Myth #3–Once a contractor, always a contractor. Quite a few independent contractor relationships are long-term, existing over multiple years. But what may have started as a proper independent contractor relationship can evolve into an employment relationship. For example, the independent contractor focuses more and more on one client, slowly dropping other clients, then dropping the marketing and advertising for other clients, then one morning, you have an employee because all of that person’s work is for one company or client. An analysis of independent contractor status needs to happen regularly to ensure the status is maintained.

Here are three red flags that you can use to quickly determine if you need to do some analysis of your independent contractor relationships:

Red Flag: a significant number of ICs doing the same work as employees, particularly if ICs outnumber regular employees. This factor goes to how integral the IC’s work is to your business. Look at the number of employees you have versus the number of contractors you have.

Red Flag: ICs with multi-year engagements and no other clients. This red flag encompasses the relationship’s permanence and whether the contractor is truly acting like a separate company.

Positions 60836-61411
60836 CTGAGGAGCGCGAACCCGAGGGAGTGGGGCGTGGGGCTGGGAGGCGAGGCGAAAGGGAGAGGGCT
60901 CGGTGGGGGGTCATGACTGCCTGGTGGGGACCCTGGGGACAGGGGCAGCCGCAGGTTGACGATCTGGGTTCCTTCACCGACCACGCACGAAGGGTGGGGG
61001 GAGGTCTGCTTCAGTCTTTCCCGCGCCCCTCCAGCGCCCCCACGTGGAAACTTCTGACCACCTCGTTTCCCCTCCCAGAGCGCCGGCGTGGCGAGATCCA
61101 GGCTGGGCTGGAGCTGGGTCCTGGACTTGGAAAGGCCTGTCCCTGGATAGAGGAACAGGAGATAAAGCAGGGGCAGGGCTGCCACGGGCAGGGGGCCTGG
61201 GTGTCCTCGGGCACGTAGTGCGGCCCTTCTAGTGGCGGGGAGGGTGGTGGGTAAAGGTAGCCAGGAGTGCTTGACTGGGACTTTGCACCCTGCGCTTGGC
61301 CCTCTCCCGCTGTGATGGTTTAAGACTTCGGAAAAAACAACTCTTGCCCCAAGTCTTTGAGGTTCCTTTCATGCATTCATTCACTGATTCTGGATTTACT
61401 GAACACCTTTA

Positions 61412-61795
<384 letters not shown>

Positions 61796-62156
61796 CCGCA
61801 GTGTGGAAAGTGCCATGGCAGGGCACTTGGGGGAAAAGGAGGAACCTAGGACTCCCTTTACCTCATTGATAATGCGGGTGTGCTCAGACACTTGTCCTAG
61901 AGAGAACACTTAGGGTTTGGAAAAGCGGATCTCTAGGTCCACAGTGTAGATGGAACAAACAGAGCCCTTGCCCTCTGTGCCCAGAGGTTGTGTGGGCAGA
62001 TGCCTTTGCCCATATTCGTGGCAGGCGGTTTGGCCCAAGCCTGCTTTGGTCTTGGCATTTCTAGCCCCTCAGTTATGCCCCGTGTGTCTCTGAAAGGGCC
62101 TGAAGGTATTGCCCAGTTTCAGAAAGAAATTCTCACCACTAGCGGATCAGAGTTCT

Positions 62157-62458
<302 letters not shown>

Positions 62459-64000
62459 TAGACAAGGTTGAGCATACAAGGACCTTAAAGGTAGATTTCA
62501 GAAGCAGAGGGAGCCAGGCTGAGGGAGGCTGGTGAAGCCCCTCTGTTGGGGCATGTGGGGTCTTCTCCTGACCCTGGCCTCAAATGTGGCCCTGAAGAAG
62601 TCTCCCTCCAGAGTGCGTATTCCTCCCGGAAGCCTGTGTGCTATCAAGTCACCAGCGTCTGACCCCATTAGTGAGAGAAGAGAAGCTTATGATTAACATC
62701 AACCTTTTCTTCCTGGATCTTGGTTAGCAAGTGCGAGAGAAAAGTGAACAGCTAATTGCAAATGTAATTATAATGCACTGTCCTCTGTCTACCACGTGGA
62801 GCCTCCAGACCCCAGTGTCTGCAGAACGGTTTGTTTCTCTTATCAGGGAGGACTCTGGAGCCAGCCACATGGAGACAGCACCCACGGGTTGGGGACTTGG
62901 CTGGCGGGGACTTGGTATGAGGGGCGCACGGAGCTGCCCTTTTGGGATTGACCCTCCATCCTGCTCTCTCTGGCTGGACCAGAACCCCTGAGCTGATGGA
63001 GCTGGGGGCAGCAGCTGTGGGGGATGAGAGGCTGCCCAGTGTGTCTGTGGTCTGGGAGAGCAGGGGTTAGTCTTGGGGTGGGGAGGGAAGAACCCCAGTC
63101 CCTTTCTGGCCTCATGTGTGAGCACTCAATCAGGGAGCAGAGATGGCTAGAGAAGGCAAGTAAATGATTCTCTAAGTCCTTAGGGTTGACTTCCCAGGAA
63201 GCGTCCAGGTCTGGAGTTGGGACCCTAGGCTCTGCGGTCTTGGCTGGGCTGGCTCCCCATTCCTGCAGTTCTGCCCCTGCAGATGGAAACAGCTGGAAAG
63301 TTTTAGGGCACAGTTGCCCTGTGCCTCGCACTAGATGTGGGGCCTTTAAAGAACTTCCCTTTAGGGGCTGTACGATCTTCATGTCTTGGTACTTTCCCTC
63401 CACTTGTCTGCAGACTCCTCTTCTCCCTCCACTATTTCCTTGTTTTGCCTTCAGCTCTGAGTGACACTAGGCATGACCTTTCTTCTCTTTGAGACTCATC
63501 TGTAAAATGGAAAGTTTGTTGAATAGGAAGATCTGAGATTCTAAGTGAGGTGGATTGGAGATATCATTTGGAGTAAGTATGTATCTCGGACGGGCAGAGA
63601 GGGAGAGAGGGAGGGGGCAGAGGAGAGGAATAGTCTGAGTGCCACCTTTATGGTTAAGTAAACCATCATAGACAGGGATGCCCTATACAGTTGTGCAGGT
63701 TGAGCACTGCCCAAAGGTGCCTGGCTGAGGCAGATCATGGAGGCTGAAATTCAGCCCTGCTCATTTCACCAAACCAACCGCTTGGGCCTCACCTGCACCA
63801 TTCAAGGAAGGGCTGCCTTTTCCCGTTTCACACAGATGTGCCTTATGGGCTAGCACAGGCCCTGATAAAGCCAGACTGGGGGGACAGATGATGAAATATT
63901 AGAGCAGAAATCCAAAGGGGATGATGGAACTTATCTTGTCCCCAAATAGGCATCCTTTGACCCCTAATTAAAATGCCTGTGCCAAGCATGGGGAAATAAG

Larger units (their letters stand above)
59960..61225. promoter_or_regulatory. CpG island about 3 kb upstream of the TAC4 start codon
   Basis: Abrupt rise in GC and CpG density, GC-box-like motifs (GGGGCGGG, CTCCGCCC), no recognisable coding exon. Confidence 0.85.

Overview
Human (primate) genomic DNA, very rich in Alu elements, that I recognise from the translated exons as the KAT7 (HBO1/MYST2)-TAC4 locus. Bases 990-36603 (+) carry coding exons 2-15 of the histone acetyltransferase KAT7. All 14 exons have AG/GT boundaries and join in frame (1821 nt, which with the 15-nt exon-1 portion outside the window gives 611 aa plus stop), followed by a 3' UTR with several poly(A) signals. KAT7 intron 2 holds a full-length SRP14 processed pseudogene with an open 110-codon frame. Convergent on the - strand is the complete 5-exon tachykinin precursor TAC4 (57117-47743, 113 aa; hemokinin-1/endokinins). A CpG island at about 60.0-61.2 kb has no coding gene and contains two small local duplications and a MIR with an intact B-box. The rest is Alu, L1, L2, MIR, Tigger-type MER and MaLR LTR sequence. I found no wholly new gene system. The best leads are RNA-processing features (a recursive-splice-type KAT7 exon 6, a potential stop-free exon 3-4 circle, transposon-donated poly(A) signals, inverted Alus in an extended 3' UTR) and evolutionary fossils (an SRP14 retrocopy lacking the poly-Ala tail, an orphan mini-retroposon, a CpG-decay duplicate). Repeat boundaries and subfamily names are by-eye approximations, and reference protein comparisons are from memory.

Red Flag: Former employees (W-2) and now contractors. This happens frequently in some industries and often with older workers. One day, they are an employee, and the next day, they retire. Two days later, they are back as an “independent contractor,” but only the title has changed. The worker is doing the same work in the same office and with the same people.

One final point that complicates matters. The DOL Rule is only one of the rules regarding independent contractor status. The IRS has another rule that is slightly different from the DOL rule. The National Labor Relations Board has a different rule. Further complicating matters, some states have additional rules, some of which are industry-specific (such as Maryland’s ABC test for landscape and construction industries). In summary, just because you meet the standards for independent contractor status under one rule does not mean you comply with all the rules on independent contractor status.

As I said previously, determining the proper classification of independent contractors is a very, very fact-intensive analysis, an analysis that can change over time as the facts of the relationship change.

If you use independent contractors, now is a good time to conduct the necessary analysis to determine if you need to restructure the relationship. The DOL Final Rule will take effect on March 11, 2024. To schedule a consult and start your analysis of your independent contractors, go here.

In about three weeks from the date of this blog post (January 10, 2024), our Subscription Clients will be able to access the self-help checklist to conduct the analysis.